Appalachia  is a twice-a-year journal of essays about wilderness, mountain and river adventure, and  environmental science, published by the Appalachian Mountain Club and edited by Christine Woodside. We also publish poetry.

We welcome narrative, historical, and science essays on the following  topics: mountain, wilderness, and backcountry adventure; technical  climbing; canoeing and kayaking; nature and climate change; and land  ethics. We work far ahead and publish twice a year. We consider it our mission to encourage and work with new writers, as well as seasoned  ones. The editor-in-chief solicits most lead feature stories several  months ahead. 


Story proposals should reach the editor-in-chief eight months ahead of publication: April 1 for December publication, October 1 for June publication.

Manuscripts sent on speculation may arrive as late as seven months ahead of publication: May 1 for December publication, November 1 for June publication.

Letters to the editor, suggestions for obituaries in our “In Memoriam” section, and short items for our “News and Notes” section may arrive five months ahead: July 1 for December publication, January 1 for June publication.


Most articles run between 1,000 and 3,000 words. Some measure as short  at 500 words, and our longest are 5,000. Please double-space your document, use Times New Roman 12-point font, and send submissions electronically, if possible.


Photographs or drawings accompany most of our articles and are  usually provided by the authors. We also publish a limited number of  standalone photos that evoke the mountains, and we welcome high-quality freelance submissions.


Original poems about the above topics are also welcome. Shorter poems are preferred. We try to publish poems that take the reader into the  wild and focus almost exclusively on natural subjects. The kinds of  poems we publish tend to deal with specific times, places, and events.  They are usually simple but telling observations, clearly presented. We  often receive fine poems with a natural setting, but the ultimate aim of  such poems lies in the human world of relationships. The Appalachia  poem, if there is such a thing, addresses the natural world directly. Reading our journal will show you, better than my words, the type of poem we tend to take. Appalachia Poetry prize, given occasionally since 1972.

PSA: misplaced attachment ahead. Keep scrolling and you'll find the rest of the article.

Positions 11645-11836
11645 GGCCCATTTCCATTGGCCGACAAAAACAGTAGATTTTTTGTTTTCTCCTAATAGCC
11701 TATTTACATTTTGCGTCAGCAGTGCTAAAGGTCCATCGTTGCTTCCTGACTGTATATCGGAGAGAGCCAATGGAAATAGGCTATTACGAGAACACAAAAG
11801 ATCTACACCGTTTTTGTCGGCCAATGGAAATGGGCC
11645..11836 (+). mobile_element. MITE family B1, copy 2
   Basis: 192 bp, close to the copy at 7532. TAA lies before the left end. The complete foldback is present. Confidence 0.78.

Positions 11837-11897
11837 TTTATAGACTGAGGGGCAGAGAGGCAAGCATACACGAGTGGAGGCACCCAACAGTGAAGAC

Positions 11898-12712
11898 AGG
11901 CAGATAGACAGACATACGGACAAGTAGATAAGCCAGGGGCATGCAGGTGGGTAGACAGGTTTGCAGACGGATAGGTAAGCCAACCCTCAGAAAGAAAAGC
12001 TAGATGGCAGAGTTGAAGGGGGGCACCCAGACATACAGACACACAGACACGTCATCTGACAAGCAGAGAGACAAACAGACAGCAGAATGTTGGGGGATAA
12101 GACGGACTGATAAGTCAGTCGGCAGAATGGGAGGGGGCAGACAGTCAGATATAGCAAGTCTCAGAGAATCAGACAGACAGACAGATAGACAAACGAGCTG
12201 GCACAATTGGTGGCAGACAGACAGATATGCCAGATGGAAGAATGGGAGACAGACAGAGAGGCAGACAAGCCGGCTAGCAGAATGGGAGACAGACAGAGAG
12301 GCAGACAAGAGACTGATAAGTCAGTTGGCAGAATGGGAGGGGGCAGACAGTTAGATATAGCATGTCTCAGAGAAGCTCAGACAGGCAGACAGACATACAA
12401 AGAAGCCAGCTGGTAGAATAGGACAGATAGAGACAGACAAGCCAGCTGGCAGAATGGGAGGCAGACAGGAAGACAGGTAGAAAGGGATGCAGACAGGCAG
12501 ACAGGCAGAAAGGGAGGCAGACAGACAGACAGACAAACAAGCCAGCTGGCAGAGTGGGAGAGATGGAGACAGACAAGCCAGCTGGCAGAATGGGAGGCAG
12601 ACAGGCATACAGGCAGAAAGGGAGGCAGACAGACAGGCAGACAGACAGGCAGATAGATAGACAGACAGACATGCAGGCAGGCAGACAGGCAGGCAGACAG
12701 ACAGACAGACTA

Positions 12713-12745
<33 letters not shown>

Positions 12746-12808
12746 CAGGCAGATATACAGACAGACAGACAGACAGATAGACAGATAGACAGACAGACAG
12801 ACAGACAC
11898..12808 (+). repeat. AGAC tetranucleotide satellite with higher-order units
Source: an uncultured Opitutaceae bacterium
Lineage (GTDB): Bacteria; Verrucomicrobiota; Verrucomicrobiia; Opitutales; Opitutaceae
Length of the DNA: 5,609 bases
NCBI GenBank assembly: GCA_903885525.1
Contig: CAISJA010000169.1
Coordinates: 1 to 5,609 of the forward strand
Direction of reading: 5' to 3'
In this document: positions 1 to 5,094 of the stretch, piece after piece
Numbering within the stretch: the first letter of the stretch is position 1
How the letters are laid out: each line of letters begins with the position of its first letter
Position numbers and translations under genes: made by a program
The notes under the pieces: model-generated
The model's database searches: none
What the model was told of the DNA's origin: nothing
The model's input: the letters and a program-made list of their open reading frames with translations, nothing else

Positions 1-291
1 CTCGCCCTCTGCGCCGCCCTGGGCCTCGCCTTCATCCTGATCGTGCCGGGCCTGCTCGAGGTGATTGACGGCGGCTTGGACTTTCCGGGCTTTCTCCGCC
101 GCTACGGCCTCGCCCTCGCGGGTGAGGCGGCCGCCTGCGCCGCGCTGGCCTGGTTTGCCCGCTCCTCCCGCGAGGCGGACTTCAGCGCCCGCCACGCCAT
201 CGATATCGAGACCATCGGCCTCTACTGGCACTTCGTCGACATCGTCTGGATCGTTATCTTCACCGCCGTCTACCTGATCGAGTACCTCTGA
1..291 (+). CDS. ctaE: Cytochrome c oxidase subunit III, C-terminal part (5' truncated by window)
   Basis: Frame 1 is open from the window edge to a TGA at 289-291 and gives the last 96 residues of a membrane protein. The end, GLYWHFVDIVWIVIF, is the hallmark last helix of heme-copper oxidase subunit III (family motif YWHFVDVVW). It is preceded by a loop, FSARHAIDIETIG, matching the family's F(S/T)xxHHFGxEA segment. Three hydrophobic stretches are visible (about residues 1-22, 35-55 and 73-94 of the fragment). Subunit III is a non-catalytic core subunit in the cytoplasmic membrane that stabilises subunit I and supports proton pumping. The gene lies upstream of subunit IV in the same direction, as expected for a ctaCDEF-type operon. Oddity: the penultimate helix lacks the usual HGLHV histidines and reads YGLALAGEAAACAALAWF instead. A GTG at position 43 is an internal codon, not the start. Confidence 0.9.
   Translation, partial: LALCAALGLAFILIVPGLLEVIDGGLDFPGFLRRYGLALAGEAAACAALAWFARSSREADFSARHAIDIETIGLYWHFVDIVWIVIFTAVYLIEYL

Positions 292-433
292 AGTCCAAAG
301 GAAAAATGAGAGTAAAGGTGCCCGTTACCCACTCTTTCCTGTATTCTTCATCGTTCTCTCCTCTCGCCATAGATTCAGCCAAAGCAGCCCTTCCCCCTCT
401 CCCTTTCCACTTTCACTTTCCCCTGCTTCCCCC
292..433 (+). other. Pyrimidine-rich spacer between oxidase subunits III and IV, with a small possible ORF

Submit a maximum of six poems with a maximum of 36 lines each. 

Six to eight poems are published per issue, which makes this the most  competitive section of the journal; on average, one in 50 submissions  is accepted. 


All work is subject to editing. We make every effort to work cooperatively with authors in the early stages of production and to explain editing decisions. Deadlines usually make last-minute communication with authors impossible.

We use Submittable to accept and review our submissions.